Five Things I learnt at last week's Women in Technology Event
On the 1st October Our Harvey Nash office in Ireland organised a Women in Technology Event in the heart of Dublin.
Attended by thirty executive level women and hosted by our Managing Director Sonya Curley, the event created a space for these women to discuss how we are engaging tomorrow's technology talent, today.
The event featured keynote speeches from:
- Mary Moloney, CEO, CoderDojo
- Marian Corcoran, MD at Accenture Strategy, Accenture
- Margie McCarthy, Head of Education and Public Engagement, Science foundation Ireland
- Jackie Glynn, Head of PMO, UPC
- Amy Neale, Director of Communications, National Digital Research Centre
- Caroline O'Driscoll, Tax Partner, KPMG and Board of Directors member, IT@Cork
While I always knew it would be a fantastic event, I was unprepared for just how inspiring it was, and how much I took away from the event. Below are just five of my top learnings that really stuck a chord with me.
Five Top Learnings
1. We need to encourage creation, not just consumption. Some youths have no desire to create it, and have no idea what possibilities in technology are open to them. We need to make students, parents and teachers knowledgeable around the variety of technology roles available in the market and encourage females to consider technology.
2. Women need to be part of addressing the skills gaps. Less than 25% of tech roles are filled by women. With 4,500 ICT jobs currently open in Ireland and Forfas predicting that 44,500 jobs will open up in the next five years, the skills gaps is becoming more evident. Technology companies are leaving Ireland because they cannot get the skills set they need. Companies are leaving. Our jobs are going to leave if we don't address the skills gap. Women need to be a part of this!
3. There needs to be a collaborative approach. We need to amplify all of the excellent initiatives that industry are doing at the moment to make it real. Only by connecting industry, government and the education system will we make some progress. We need to link what is being taught at schools, and what the technology industry actually needs by supporting teachers and guidance counsellors.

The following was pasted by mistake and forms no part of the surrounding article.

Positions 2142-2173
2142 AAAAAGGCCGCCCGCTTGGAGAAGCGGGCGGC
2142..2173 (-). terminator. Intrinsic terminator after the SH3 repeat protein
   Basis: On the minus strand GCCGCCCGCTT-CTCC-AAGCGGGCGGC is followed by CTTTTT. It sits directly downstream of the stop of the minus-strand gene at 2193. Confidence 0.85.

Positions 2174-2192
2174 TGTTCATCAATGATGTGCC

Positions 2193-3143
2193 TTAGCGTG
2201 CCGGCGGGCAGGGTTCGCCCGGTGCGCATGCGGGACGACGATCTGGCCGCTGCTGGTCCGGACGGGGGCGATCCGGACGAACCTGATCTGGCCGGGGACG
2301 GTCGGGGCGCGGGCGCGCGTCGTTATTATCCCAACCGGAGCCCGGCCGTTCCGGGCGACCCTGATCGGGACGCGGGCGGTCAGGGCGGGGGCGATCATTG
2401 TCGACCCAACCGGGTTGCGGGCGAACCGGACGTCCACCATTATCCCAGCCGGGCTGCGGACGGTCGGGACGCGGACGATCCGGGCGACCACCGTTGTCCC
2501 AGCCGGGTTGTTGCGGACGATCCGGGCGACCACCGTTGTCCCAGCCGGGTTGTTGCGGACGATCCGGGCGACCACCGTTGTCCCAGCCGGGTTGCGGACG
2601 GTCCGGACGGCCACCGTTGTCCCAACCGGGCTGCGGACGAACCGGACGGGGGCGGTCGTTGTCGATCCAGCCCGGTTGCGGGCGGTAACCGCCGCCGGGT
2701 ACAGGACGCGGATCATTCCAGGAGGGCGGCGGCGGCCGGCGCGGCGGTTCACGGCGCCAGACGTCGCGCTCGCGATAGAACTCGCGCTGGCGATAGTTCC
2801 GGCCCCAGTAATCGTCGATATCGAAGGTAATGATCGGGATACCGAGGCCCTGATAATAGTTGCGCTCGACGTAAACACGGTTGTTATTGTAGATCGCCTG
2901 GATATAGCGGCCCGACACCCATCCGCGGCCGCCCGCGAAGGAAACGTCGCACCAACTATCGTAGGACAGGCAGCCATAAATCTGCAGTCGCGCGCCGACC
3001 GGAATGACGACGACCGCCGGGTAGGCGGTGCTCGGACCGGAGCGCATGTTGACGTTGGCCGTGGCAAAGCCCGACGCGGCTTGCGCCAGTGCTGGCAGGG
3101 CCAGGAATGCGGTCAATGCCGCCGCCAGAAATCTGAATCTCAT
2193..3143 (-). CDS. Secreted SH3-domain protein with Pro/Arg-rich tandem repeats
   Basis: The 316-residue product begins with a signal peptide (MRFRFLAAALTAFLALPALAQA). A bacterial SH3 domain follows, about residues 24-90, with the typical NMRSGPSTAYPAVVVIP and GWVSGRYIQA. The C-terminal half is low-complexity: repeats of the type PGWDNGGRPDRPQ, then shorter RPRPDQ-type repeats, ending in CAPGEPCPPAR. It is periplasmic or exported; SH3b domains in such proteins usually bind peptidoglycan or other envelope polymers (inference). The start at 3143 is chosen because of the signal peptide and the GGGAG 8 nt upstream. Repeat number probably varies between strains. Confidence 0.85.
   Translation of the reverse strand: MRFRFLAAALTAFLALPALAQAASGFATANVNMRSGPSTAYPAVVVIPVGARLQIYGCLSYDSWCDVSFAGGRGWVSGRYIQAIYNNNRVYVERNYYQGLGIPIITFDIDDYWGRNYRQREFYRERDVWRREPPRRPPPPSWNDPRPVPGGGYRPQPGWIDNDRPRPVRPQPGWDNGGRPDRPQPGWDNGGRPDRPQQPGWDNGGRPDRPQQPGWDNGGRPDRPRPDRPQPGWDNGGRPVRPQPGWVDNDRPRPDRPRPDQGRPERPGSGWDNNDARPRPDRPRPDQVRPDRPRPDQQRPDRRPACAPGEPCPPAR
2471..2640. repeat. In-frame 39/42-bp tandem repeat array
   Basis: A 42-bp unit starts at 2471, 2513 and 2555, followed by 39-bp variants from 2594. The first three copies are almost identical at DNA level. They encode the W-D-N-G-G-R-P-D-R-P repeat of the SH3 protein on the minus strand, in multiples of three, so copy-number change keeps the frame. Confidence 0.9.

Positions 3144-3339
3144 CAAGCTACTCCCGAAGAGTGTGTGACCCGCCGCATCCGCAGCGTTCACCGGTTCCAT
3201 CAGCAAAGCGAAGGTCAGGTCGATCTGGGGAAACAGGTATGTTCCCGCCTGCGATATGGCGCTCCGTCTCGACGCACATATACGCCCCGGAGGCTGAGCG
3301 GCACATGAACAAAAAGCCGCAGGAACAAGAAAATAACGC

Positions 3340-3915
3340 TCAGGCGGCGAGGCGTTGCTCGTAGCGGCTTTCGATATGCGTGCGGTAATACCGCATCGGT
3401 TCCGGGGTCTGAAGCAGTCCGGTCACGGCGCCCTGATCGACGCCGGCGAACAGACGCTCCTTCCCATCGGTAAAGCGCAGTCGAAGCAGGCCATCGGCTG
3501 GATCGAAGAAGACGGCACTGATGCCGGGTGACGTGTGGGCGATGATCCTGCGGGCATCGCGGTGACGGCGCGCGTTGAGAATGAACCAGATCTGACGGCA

4. Retain the talent we already have. There is an underrepresentation of women in technology. 93% of IT Leaders are men. This is not surprising when we hear statistics like 54% of women globally at middle management opt out of technology.
5. Tech companies do better when they have a female founder. When a start-up has a female founder, or cofounder, that company runs on a third less capital and earns 13% higher revenues than male only companies, not to mention that the return on investment is 30% higher than male only start-ups.
Top Quotes of the Night
Mary: "Children are fearless with technology and have an appetite to learn technology. They have a confidence in their ability to create, to innovate and to collaborate and really do amazing things with technology which inspired me to join CoderDojo"
Jackie: "You're either going to run a project or be part of a project at some stage in your career, no matter what your profession is."
Caroline: "More than half of the schools surveyed in the Women Invent Tomorrow campaign said industry hadn't engaged with them in the last five years."
Marian: "If young women don't have that curiosity and interest and encouragement around Science, technology and maths they will make decisions that will essentially opt them out of choice later on in life"
Amy: "Only 6% of US Venture Capital is invested in female Start-ups. We need to get rid of gender biases when it comes to investment in women as research has shown ROI is 30% higher than male only start-ups."
Margie: "We base our perceptions on our experiences and we use our past experiences to influence our decisions. 62% of undergraduate students said a key factor in choosing their college course was based on the fact that they thought they would fit in"
Thank you to all of those who continue to make Harvey Nash events such an effective forum for knowledge sharing and debate. If you would like to find out more about the first Harvey Nash Women in Technology report please contact myself, Linda Mackessy at email@example.com